Astronauts ring in New Year with zero-gravity 'ball drop' in space

Astronauts aboard the International Space Station had their own New Year’s Eve celebration, complete with a zero-gravity "ball drop" to ring in 2021.

"We wanted to take a moment to wish all of you a very happy New Year," the crew says in a video shared Dec. 31. "One of the most famous New Year’s Eve traditions is watching the ball drop in Times Square in New York City."

The group then "drops" a blow-up model of Earth, which floats to the ceiling.

"As many of us celebrate the new year from home this year, we brought this famous tradition to space to share with you," the crew added. "We hope this inspires you to celebrate in your own way."

The video was shared by NASA Thursday on its social media platforms.

Some of the crew aboard the International Space Station celebrated 2021 by doing a zero-gravity ball drop in space. (Credit: NASA via Storyful)

There are currently seven astronauts on the ISS as part of Expedition 64, five of which appear in the festive video: Kate Rubins, Shannon Walker, Victor Glover, Michael Hopkins and Soichi Noguchi.

RELATED: New Year's Eve: A look at celebrations around the world amid the coronavirus pandemic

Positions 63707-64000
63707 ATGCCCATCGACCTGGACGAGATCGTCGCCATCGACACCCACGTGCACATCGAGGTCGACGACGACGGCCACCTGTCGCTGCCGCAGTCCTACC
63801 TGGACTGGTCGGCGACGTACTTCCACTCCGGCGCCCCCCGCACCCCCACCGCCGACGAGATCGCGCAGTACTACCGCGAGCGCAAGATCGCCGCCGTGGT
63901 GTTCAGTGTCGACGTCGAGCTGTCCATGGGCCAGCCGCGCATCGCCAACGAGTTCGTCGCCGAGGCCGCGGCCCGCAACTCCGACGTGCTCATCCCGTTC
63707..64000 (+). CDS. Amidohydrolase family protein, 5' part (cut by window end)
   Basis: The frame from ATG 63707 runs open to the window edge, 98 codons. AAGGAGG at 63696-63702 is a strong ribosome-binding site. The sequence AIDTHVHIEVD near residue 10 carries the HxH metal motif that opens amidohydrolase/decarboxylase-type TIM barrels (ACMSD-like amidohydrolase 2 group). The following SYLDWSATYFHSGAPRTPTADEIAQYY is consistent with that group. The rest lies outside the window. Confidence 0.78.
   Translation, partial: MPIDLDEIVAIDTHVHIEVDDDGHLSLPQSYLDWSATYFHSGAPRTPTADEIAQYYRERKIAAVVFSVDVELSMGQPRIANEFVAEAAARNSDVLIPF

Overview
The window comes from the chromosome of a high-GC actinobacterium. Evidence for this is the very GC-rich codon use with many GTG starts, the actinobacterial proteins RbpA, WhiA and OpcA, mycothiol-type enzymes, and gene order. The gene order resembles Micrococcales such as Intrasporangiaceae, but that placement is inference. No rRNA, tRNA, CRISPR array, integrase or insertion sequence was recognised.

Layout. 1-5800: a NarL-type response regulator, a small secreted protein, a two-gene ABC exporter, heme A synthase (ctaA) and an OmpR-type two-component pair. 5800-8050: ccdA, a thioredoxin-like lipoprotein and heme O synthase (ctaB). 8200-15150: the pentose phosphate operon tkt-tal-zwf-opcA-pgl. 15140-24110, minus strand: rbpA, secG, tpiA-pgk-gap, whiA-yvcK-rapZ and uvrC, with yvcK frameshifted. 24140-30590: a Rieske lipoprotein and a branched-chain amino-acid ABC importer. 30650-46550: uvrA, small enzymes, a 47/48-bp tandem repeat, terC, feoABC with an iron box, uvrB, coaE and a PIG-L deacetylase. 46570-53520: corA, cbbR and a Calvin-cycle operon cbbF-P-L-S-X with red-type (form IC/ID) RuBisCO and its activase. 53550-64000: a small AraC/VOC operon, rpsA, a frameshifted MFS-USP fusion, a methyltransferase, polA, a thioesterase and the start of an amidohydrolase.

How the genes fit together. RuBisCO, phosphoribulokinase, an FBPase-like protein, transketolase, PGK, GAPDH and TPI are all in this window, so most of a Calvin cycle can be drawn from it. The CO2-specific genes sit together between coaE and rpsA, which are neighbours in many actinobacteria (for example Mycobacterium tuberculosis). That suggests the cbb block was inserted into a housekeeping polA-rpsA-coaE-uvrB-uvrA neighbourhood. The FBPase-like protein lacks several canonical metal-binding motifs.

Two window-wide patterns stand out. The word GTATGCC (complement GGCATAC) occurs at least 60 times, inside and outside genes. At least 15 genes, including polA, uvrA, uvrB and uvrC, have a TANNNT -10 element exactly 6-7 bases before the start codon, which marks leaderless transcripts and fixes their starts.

In the final weeks of 2020, the astronauts have conducted dozens of scientific investigations. Their research has included studies of how plants grow in micro-gravity, tissue regeneration, time perception, changes in heart tissue gene expression, and a possible method for removing space debris, NASA shared in a blog post.

The ISS has been continuously inhabited by humans for 20 years, achieving many scientific breakthroughs as it orbits about 250 miles above the planet.

And although the coronavirus pandemic complicated space operations in 2020, most high-priority missions remained on track, led by the U.S., China and the United Arab Emirates in a stampede to Mars in July.

In December, NASA named the 18 astronauts who will train for its Artemis moon-landing program — aiming for a moon landing by 2024. The first woman and next man on the moon will come from this elite group.

RELATED: China launches ambitious attempt to land rover on Mars

This story was reported from Cincinnati. The Associated Press contributed.